Flameseeker Chronicles: A PvE carebear’s guide to Guild Wars 2 WvW and the Warclaw

    
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By now, you’ve probably seen this hulking, armored cat bounding around Tyria. No, not my Charr warrior; I mean Guild Wars 2’s new Warclaw mount. If you love the cosmetic options of having a variety of mounts as I do, you probably got excited when it was announced, but if you’re also primarily a PvE-only player as I am, you were probably disappointed when you saw that while it’s usable in the open world like all of the other mounts, it can be obtained only through completing a series of achievements in World vs. World.

Well, dear reader, I’m here to help my fellow carebears through the process of picking up this mount! It’s surprisingly less painful than I expected!

Before we get into it, though, I want to emphasize up front that the Warclaw should be obtained by PvE players only for cosmetic reasons. It is slower than any other mount, it’s barely any faster than normal running with swiftness, and its engage skill does the same damage as the raptor. It was designed to be useful in WvW and only in WvW. But look how cool it is! Why wouldn’t you want it just to run around Lion’s Arch?

I should also mention that you need to own Path of Fire before you can work toward this or any other mount in Guild Wars 2. Sorry, take it up with ArenaNet.

The first thing to do is to understand how WvW works. I really can’t stress this enough. There are a lot of dedicated WvWers, and this is their part of the game. I’m sure they wouldn’t appreciate a bunch of noobs bumbling around their maps messing everything up, hoping they’ll stumble into an achievement. You wouldn’t want someone showing up to raid night in assorted yellow armor and asking what “breakbar” means. Don’t be that guy in WvW. It’s OK to be bad at first (goodness knows I’ve spent far more time running back to fights than participating in them), just be sure to do your homework and understand the basics.

As the name implies, World vs. World is a large-scale, long-term PvP battle between three worlds. Servers don’t really matter for much of anything in Guild Wars 2 anymore except in WvW. Every week, your server is paired up with one or more other servers, usually a larger population server with a smaller one, to become one “world,” and your world is then matched up with two opposing worlds. The goal is to occupy as much of the map as possible for as long as possible. Above is a typical map, with the red, blue, and green teams occupying different sections of the map. In the middle of each section is an objective, which can be a camp, a tower, or a keep. There are also ruins in the center, which, when captured, gives your team a small buff, but they do not contribute to score.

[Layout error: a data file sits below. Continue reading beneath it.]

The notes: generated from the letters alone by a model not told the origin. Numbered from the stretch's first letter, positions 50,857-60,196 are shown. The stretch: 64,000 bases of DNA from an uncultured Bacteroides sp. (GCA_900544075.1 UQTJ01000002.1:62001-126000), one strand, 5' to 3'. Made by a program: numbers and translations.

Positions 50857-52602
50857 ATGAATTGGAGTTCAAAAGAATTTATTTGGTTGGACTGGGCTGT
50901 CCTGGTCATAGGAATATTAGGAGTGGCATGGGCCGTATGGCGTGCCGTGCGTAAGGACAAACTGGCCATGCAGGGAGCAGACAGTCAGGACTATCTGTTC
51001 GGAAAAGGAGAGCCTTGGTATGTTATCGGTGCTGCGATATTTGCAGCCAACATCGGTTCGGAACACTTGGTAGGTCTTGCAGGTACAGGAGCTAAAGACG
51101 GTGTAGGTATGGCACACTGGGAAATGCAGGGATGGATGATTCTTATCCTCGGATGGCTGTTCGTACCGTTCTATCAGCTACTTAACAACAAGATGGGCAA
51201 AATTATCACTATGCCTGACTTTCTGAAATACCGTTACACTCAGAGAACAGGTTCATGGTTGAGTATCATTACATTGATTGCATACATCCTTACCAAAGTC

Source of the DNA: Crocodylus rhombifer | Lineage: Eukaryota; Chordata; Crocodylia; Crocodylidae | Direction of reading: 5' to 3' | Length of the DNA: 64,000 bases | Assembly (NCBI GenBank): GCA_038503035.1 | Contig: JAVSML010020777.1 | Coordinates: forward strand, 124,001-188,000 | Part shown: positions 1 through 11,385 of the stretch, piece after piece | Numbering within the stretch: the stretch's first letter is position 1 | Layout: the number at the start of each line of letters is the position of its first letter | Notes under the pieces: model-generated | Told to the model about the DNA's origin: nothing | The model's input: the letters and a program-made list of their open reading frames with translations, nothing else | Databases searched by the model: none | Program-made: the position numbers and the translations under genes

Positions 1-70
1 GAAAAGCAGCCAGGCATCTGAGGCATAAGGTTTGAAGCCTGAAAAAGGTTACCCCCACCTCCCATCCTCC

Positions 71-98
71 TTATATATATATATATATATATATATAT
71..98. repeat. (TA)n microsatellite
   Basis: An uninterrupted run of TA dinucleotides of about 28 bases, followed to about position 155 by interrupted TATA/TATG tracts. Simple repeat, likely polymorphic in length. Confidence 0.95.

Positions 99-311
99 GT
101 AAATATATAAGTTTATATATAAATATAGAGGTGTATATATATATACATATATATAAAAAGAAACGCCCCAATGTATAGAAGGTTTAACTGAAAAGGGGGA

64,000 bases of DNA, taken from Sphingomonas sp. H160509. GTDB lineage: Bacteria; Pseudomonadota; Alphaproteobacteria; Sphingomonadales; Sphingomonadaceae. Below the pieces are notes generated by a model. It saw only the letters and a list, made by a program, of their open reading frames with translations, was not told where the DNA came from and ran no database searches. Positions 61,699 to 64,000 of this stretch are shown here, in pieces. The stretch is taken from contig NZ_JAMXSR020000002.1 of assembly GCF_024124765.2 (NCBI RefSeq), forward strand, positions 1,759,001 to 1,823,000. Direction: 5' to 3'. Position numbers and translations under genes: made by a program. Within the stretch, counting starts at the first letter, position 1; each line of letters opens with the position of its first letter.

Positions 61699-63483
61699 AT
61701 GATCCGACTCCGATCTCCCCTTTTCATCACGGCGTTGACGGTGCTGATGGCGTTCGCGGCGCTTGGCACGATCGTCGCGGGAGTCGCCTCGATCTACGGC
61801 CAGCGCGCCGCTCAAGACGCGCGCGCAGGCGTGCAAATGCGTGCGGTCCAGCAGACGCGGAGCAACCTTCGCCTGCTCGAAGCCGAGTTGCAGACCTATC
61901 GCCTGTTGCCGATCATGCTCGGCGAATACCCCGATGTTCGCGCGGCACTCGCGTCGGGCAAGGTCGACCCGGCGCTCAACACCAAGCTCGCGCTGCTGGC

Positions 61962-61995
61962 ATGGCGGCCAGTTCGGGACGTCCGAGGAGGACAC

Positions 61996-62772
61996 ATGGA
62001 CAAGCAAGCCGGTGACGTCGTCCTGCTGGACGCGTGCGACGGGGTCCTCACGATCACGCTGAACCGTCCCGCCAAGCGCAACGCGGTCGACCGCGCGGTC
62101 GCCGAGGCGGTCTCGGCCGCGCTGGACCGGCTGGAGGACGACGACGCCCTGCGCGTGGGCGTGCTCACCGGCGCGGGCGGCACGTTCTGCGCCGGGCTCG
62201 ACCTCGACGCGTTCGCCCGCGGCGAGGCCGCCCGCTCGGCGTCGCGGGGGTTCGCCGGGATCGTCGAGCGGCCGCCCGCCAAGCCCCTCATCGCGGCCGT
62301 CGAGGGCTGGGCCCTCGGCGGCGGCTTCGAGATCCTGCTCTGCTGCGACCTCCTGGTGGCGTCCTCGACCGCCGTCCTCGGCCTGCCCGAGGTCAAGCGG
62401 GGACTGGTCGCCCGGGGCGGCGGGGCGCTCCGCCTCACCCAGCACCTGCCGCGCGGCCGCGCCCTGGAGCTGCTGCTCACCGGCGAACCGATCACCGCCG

Many objectives have walls around them that require siege weapons to break down. Siege weapons require supply to build, which is generated by allied resource camps and can be picked up at most friendly objectives. The number of supplies you’re carrying is displayed at the top next to a barrel icon. As a WvW newbie, I left the siege weapon deployment to the professionals, but adding supply to build up siege weapons is equally important. You will want to stay alert as the siege weapons do their thing, as enemy players will likely show up and try to destroy them and prevent you from taking the objective. Once inside, there will be a PvE-style boss to fight, and once that boss is down, you can capture the objective. Once that’s done, be sure to stop by the harvesting nodes for some free crafting materials before moving on.

The first thing to do once you understand the mode is to look up a build guide for your preferred class. I’m told that Engineers, Necromancers, and Rangers are among the best/easiest classes for WvW, but this is Guild Wars, so theoretically any class is viable, if not optimal. Personally, I used my Thief. WvW is a whole different game from PvE, so your standard fractal or raid build isn’t going to cut it here. You could probably just feel your way through something that works, but that’s going to give you a lot of unnecessary frustration. Just save yourself the pain and go with what the experts are using and tweak it to your needs. Personally, I use the guides on MetaBattle, but there are a lot of great builds on the forums or other fan sites. Look around and find one that appeals to you.